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Rare sea chart of the coast of India from Point Jigat to Cape Ramas including the coasts of Guzarat and Concan with the Gulf of Cambay, showing depth soundings and sandbanks.

Fine English sea chart of the region from Goa in the south to Gujarat in the north, covering the Northwestern coastline of India.  Centered on Mumbai, the chart is one of the rarest English Sea charts to cover the region in the 18th Century. The chart was first published by William Herbert, in his A New Directory of the East Indies (London, 1758).

During the Seven Years’ War (1756-63) British fortunes in Asia significantly changed.  Britain supplanted France as the dominant maritime power in the Indian Ocean, leaving her free to expand her influence eastwards.     

William Herbert 

Following the death of John Thornton, the East India Company had no organized system compiling and publishing sea charts.  As the number of ships bound for East Asia, British mariners were left to utilizing outdated charts or relying upon foreign published charts from French and Dutch sources, which were also increasingly out of date.  By the 1750s, the toll of ships lost due to navigational errors was driving up insurance premiums, let alone the cost in blood and treasure

In 1754, the British East India Company (EIC) supported William Herbert's venture to gather the best available hydrographic intelligence as a means of significantly upgrading available charts.  This represented a great leap forward in the preservation and dissemination of maritime cartography by the EIC.

William Herbert (1718–95) was an English bookseller who had spent the years 1738 to 1745 in India working for the EIC.  While there, he gained an impressive knowledge of the geography and hydrography of the Indian Ocean and South and Southeast Asia.  Following his return to London, he established a print and map-selling business at ‘the Globe under the Piazzas, London Bridge’.   While other commercial chartmakers thrived in London, the EIC and British Navy had an immediate need for a more progressive, reliable charts of the African and Asian Coastlines. 

Herbert carefully selected the best sources from unpublished manuscript charts in British archives and the most progressive foreign printed sources, such charts from the first edition of Jean-Baptiste d’Après de Mannevillette’s Le Neptune Oriental (1745), in order to create his new sea atlas.  Herbert issued the first edition of his atlas, A New Directory of the East Indies (London, 1758), which included 30 largely original charts. 

The second edition of his New Directory appeared in 1759, expanded to 48 maps.  Unfortunately, in 1759, Herbert's shop burned.  Ironically, this provided Herert more time.  Working with the archives of the EIC and its new hydrographer, Alexander Dalrymple, Herbert significantly improved his work.  In 1764, Herbert entered into partnership with William Nichelson, a British mariner and fine chart maker, who had returned from six years’ service in India and Africa with his own magnificent manuscript charts. A third edition of Herbert's New Directory appeared in 1767, followed in 1776 by a fourth edition, which was expanded to 136 charts.  After Herbert retired, his work was continued by his successors, Henry Gregory I & Henry Gregory II and the latter’s partners, who issued follow up editions of the New Directory in 1780 and 1787.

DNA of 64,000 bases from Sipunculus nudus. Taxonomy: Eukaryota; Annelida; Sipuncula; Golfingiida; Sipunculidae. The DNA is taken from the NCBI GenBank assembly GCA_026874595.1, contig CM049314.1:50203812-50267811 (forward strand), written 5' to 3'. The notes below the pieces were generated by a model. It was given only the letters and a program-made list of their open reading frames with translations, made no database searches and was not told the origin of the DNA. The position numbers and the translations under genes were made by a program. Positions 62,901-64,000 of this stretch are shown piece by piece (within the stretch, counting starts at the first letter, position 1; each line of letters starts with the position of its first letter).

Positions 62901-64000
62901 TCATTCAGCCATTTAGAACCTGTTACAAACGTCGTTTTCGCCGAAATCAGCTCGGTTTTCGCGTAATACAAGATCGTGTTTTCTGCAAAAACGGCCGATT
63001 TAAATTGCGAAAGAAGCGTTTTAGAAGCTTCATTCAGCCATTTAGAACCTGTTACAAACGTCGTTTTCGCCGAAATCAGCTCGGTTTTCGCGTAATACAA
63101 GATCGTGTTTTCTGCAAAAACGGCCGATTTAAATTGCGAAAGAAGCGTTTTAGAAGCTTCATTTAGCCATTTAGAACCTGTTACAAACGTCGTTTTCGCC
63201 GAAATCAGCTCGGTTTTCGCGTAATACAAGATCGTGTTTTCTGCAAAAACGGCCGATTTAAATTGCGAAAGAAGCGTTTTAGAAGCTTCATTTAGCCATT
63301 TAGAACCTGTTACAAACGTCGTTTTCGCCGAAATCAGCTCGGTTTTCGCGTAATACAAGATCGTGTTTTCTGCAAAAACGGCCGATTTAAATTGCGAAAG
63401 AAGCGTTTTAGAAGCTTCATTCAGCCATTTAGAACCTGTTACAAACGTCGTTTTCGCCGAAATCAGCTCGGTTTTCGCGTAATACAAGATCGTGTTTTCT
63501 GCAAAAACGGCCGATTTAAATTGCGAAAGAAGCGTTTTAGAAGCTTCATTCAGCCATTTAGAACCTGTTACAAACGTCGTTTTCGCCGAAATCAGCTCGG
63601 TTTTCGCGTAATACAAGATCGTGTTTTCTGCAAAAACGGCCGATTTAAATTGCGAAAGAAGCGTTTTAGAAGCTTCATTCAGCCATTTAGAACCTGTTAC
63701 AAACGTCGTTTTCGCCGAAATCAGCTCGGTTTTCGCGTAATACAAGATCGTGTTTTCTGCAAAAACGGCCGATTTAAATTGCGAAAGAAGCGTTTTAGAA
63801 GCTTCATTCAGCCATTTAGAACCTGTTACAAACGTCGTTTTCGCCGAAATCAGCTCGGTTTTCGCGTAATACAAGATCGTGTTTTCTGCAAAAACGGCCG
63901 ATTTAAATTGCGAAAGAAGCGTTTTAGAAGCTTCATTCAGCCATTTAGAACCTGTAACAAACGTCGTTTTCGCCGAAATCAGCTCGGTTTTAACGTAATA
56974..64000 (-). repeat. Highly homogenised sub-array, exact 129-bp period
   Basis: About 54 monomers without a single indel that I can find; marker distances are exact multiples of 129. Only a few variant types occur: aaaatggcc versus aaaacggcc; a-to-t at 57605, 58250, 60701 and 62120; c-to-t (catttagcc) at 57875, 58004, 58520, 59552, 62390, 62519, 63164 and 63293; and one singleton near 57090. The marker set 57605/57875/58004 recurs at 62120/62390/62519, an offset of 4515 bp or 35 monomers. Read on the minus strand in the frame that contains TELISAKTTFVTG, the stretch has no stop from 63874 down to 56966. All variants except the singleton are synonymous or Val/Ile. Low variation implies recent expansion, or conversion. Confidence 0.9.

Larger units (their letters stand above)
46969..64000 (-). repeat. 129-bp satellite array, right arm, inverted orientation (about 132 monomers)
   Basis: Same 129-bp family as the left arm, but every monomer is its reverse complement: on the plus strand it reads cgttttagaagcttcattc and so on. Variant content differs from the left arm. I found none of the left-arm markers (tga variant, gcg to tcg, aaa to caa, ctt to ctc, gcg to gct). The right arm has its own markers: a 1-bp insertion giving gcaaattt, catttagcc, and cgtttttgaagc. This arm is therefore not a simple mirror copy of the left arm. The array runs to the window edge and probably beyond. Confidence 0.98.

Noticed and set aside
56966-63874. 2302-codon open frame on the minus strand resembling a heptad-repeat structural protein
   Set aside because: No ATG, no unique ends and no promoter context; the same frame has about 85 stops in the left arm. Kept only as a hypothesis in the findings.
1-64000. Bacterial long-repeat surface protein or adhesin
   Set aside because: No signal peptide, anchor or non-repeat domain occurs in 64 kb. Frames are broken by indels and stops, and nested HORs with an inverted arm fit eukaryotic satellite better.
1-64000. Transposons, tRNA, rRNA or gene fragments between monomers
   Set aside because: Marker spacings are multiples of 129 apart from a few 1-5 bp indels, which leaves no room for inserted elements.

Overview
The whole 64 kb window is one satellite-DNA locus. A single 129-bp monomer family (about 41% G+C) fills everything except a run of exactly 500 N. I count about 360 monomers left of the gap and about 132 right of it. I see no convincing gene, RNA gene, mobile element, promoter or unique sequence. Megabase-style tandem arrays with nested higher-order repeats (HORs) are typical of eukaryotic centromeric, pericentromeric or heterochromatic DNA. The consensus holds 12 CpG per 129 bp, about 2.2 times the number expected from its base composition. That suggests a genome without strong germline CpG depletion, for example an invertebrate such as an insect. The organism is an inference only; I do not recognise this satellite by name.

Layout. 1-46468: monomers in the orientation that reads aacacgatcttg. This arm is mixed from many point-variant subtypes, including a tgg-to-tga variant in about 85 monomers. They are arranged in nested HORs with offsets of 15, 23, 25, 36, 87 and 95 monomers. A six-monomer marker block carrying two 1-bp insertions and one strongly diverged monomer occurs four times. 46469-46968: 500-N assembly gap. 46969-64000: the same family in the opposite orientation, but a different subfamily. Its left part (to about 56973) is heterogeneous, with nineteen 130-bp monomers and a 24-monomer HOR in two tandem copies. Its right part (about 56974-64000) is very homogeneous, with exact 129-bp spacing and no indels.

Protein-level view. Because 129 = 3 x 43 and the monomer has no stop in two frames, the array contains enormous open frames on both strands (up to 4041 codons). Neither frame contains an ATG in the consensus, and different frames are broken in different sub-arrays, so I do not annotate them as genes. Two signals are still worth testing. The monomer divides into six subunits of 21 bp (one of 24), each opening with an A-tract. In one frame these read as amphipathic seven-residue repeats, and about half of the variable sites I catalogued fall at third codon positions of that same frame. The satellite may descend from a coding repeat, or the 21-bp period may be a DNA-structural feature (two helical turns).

The New Directory was highly regarded during its time and played an important role in both commercial and military navigation during a critical period of British expansion in Asia.  It was used almost exclusively by professional mariners and pilots, and was never issued in mass production.  As the atlases were thus heavily used at sea, very few examples of any of the editions have survived.   


The chart is very rare.   This is the first example we have seen on the market.

William Herbert Biography

The English mapmaker William Herbert (1718-95) traveled to India in about 1748 as a purser's clerk. Herbert's cartographic publishing started to take form in the late 1740s, when he set up a map and print shop on London Bridge. In 1758, with the encouragement of the East India Company, he introduced a new pilot guide, A New Directory for the East Indies. Herbert gathered superior sources than those used in Mount & Page's The Third Book, consulting such works as Mannevillette's Neptune Oriental, as well as the navigator William Nicholson and the cartographer Samuel Dunn. He often worked with colleagues, including Jefferys, Sayers, Dury, and Andrews, and is recorded as a seller of the famous Anti-Gallican map. In 1776 he retired, having apparently made a fortune. His business was carried on by Henry Gregory Sr.